By MARK EGAN
LOS ANGELES -- With curlers in her hair, a smile on her face and a lilt in her voice, Julia Sweeney is getting ready for another audition, going about her daily routine, seemingly without a care in the world.
But behind the cheerful exterior are memories of a tragic year. In her book, "God said, 'Ha!' " -- published in June by Bantam -- she relives a time when cancer claimed her brother and she also battled the disease. Sweeney can see the bright side even of this most somber topic.
"This sounds like such a screwed-up piece of advice, but everything's a gift," the 37-year-old comedian said in an interview at her home in Los Angeles. "Your cancer also is a gift. It's an opportunity."
Back in 1994, Sweeney's life was the stuff of dreams. She had enjoyed four years as a cast member of the popular television show "Saturday Night Live" and her androgynous character, Pat, was made into a movie.
Then it all went horribly wrong. In the space of a year she divorced, her movie "It's Pat" was an embarrassing flop, her brother died of cancer in his early 30s, and she was diagnosed as having cervical cancer.
"There is good in everything, even when most of it is bad," Sweeney said. "You will grow. Even if you are going to die, you are going to grow."
In "God said, 'Ha!' " Sweeney tells how her life was turned on its head when her sick brother, Mike, moved in with her. She tells her story with as much wit as the best situation comedy, poking fun at her parents' idiosyncrasies and her own insecurities, while also affording her brother's death the gravity it deserved.
The book expands on the one-woman show of the same name that Sweeney used to rebuild her career. The show played in San Francisco and Los Angeles before ending with a six-week run on Broadway. A recording of the show has recently been released by Warner Bros. as a double CD.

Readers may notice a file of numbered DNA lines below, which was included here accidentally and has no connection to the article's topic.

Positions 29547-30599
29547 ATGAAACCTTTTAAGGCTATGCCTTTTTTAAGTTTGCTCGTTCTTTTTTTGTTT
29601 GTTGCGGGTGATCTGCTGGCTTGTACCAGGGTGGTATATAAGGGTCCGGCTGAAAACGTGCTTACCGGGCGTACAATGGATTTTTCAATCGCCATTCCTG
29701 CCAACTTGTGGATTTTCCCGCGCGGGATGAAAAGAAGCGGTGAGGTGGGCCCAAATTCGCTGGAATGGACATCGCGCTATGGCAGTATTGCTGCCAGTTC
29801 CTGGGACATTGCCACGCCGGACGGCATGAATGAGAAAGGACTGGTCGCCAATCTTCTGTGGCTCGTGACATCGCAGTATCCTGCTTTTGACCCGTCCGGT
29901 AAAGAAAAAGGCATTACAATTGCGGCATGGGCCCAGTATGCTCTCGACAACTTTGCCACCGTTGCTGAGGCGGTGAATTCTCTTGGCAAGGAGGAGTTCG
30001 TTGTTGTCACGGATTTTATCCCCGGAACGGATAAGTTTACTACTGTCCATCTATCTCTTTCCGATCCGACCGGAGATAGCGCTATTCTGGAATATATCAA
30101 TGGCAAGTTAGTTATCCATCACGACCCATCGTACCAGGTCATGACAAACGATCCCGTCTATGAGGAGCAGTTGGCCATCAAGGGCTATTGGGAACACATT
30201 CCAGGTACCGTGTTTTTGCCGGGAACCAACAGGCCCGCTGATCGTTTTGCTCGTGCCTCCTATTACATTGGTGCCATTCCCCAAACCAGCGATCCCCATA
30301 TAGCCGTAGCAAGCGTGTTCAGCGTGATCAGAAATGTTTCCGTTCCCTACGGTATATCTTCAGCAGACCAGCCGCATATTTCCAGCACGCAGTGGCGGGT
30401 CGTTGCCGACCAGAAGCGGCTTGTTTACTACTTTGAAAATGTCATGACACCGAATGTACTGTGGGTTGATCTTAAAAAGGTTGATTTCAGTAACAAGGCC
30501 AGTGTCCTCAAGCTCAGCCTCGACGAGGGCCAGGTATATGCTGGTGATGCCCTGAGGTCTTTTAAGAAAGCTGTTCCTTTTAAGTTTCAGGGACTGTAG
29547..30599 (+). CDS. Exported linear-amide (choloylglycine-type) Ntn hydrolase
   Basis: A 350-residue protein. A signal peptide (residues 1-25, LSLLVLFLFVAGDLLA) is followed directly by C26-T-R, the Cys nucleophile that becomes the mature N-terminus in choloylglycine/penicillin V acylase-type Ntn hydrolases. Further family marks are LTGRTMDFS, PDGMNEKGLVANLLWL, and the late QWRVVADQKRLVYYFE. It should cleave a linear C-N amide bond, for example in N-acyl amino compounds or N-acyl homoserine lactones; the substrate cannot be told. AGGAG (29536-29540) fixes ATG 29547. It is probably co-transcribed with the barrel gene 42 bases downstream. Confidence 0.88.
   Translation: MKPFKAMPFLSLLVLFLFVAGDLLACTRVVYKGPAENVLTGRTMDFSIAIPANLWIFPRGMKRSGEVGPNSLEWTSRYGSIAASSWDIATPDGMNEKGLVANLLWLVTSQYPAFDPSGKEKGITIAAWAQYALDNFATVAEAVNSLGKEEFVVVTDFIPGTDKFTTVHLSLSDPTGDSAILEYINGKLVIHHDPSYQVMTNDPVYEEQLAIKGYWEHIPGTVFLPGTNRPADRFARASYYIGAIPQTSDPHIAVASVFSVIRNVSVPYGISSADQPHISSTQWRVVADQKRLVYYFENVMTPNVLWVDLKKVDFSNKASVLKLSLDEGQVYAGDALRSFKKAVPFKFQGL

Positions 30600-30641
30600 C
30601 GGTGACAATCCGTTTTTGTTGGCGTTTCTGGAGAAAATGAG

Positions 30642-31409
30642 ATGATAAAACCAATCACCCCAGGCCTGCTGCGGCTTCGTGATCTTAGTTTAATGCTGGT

For Sweeney, the gift from cancer was that it brought her closer to her brother and helped her reevaluate her own life.
"I would trade everything to have him alive again. On the other hand, if he was killed in a car accident I would never have had the nine months to actually get to know him as well as I did. I may never have gotten to know Mike as well had he lived until he was 90," she said.
Even when both siblings were suffering from cancer, they could see the humor in their plight, answering the phone with the greeting "International House of Cancer."
Nothing is too personal for Sweeney to talk about. Her cervical cancer led to a hysterectomy but her ovaries were left intact to avoid the early onset of menopause. Her doctor told her that if she wanted a child she might want to use her remaining eggs immediately in case of future complications.
"I had these eggs, and the only way I would have a child would be with (my boyfriend)," she said of the incident. "I had just met my boyfriend and I was really in love, but it was like a wartime romance. One month into the relationship and if I ever have a biological child, it's with him! To me that was like taking an anvil and holding it over the relationship."
Not only would Sweeney have needed her boyfriend's sperm in a hurry, but she would also have needed a surrogate mother to carry the child to term.
"I have moral objections with going to too much length to have kids. . . . It seems immoral to pursue biological procreation under such extreme measures," she said, adding that she hoped to adopt someday.
Sweeney said she used to be very ambitious. She spent years working for movie studios as an accountant before getting her big break on "Saturday Night Live."
"I felt like a 23-year-old until this happened. . . . Life is endless, people live forever, nothing you do will affect you physically," she said. Now, with her troubles behind her and her own cancer apparently cured, she finds her perspective on life has changed.
"I used to have such big ambitions, dreams of big successes, and now I just think about how much money I can get so I don't have to work anymore and I can just do some gardening," she said.
As for the future, Sweeney has just finished editing a film version of "God Said, 'Ha!' " financed by her close friend Quentin Tarantino. She hopes to direct and star in a movie she plans to write, an office romance loosely based on her days as an accountant. She also auditions for small roles in other films and is finding work doing script rewrites.
But above all else, Sweeney, who has the rare gift of seeing the positive in every situation, plans to enjoy living.